“Hospitality is not to change people, but to offer them space where change can take place.”
The morning sun was shining onto the black leather couches and brick walls of my seminary’s common areas. We were there for a special Friday morning seminar introducing new students to some of the inner workings of the school’s ethos. The information being presented wasn’t necessarily new, but important to verbalize instead of letting arise from inference. Our dean, the kind of man with a personality that makes you forget you just met him, posed questions for us to discuss: whose voices (and cultural norms) are going to be most heard among our cohort? Whose voices will be heard the least? How do we become aware of our unique privileges and cultural assumptions? As we wrapped up, we read this quote from the Catholic priest and mystic Henri Nouwen: “Hospitality is not to change people, but to offer them space where change can take place.” As followers of Jesus, we are commanded to be people of hospitality.
What does this look like in our lives? How do we practice hospitality? I think it’s easy for us to stop at the “oh yeah, I have people over for dinner every week” stage (which is awesome, there’s nothing like having a full house…or tiny studio apartment…full of friends and good food). Is it possible to practice hospitality in a more intimate way? A way that seeps into every conversation and interaction we have with others?
I think so.
Of course, it’s relatively easy to practice hospitality with people whom we love (barring the times where we just can’t stand them, which can be often). As relational beings, there’s a certain amount of hospitality – a creation of safe spaces – inherent in our interactions with the people we choose to spend our time with.
That hospitality gets much more difficult as we approach people who make us uncomfortable. The people where those relational connections are strained or nonexistent (and we’d prefer it if it stays that way). Those people who have ideas about the world that we just cannot stand. The people who disagree with us on every conceivable issue and all we want to do is yell at them. People who struggle with things so foreign to us that obviously it’s a fault in their character. How do we practice hospitality with them?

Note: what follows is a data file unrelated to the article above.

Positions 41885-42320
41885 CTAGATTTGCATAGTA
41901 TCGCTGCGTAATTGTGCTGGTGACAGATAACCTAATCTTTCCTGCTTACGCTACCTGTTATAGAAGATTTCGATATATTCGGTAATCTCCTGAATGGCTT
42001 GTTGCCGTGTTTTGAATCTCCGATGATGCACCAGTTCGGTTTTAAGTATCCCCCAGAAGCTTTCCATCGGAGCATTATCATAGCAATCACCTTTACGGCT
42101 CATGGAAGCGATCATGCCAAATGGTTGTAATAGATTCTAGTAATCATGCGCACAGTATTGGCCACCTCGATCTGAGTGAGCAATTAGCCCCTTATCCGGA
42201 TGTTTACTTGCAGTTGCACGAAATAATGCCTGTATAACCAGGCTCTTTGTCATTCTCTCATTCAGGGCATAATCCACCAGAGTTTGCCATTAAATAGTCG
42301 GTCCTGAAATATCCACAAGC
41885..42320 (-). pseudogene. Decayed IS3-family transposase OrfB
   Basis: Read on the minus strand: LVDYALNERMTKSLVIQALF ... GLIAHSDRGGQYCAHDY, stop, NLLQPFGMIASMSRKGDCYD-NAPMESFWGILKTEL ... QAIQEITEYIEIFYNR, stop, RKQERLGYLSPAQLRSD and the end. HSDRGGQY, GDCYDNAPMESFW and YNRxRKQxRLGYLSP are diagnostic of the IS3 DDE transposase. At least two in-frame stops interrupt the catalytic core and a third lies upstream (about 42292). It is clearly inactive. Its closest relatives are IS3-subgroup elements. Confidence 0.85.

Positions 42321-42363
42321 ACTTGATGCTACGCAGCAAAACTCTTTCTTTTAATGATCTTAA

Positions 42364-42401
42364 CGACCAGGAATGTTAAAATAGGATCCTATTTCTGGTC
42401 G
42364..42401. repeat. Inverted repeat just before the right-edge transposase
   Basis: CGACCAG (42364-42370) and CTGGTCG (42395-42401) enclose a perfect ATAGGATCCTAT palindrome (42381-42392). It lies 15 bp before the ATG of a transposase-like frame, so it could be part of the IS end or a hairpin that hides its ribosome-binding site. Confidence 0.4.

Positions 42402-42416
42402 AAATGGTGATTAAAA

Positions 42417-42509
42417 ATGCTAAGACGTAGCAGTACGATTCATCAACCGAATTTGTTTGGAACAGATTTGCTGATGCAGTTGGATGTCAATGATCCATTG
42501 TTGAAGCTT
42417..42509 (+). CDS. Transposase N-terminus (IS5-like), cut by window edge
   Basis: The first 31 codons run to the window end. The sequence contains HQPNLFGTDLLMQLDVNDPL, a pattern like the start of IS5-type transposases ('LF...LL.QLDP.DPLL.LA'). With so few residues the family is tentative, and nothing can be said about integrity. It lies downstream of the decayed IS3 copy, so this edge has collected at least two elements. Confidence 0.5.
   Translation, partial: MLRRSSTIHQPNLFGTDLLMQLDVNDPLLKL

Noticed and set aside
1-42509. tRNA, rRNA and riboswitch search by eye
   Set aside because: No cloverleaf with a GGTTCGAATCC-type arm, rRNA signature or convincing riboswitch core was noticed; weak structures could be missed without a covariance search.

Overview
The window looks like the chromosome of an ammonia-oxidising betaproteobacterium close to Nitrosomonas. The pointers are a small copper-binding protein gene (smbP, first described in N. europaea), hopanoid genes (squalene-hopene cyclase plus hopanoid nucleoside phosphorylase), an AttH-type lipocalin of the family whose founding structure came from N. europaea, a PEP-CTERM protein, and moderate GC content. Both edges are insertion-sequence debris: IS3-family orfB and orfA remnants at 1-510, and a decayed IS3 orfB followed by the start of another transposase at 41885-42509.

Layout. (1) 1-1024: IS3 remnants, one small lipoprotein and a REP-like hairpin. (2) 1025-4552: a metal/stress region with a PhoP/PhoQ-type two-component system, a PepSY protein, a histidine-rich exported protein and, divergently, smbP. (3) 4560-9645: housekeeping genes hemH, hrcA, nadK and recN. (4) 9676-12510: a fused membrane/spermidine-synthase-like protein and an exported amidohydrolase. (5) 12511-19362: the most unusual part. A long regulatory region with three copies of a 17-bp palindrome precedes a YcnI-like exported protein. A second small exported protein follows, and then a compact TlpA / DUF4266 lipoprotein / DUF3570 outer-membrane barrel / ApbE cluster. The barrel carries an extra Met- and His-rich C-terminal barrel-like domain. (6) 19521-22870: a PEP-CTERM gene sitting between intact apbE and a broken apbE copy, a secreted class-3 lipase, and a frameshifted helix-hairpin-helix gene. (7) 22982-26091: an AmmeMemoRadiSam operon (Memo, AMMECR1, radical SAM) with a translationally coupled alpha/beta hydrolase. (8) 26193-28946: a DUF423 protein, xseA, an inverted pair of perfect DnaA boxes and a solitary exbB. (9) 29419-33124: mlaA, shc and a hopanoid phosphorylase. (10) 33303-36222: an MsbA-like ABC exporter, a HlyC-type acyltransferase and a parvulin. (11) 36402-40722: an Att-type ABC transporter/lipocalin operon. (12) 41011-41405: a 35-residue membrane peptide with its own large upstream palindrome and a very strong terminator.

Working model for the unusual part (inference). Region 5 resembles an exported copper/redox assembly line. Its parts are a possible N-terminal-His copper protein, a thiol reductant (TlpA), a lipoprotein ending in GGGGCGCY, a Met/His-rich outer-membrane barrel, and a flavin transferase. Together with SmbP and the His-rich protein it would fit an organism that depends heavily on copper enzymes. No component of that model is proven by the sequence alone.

We are not here to change, but to offer space. Nouwen goes on to write: “[Hospitality] is not to bring men and women over to our side, but to offer freedom not disturbed by dividing lines. It is not to lead our neighbor into a corner where there are no alternatives left, but to open a wide spectrum of options for choice and commitment. It is not an educated intimidation with good books, good stories and good works, but the liberation of fearful hearts so that words can find roots and bear ample fruit. It is not a method of making our God and our way into the criteria of happiness, but the opening of an opportunity to others to find their God and their way. The paradox of hospitality is that it wants to create emptiness, not a fearful emptiness, but a friendly emptiness where strangers can enter and discover themselves as created free; free to sing their own songs, speak their own languages, dance their own dances; free also to leave and follow their own vocations. Hospitality is not a subtle invitation to adopt the life of the host, but the gift of a chance for the guest to find his own.” (1)
It’s so easy for us to want to change people. I find myself doing this frequently. I get the desire to call out my friend for an attitude that I dislike or am tempted to “grab coffee” with that person who continues to post those facebook statuses. However, when we jump into conversations or environments with the posture of “you’re wrong” or “you’ll never change my mind” we not only ruin any potential of relationship-building, we cut our very selves off from hospitality. We create dead spaces where growth cannot occur.
As much as it’s difficult to admit, we don’t have all the answers. I don’t have the answers. I have insights, ideas on how to live a fulfilling life, and beliefs that I hold as truth. However none of those things are mine to crush another person with. An essential part of true hospitality is a willingness to engage in dialogue. Not suspending my own beliefs, but understanding that other people hold truth as well. We may affirm that we are correct, but if we hold that correctness to the point of a refusal to intentionally engage with the person who disagrees with us, then what are we doing?
I think Jesus walks in these open spaces. Not within our certainty, but within our questions. Within the dialogue and connectedness that brings us together. When we close ourselves off to others, might we be closing ourselves off to God too?
This is what I’m pondering.
1) Henri Nouwen in the chapter “Creating Space for Strangers” in Reaching Out: The Three Movements of the Spiritual Life
Photo by David Ip
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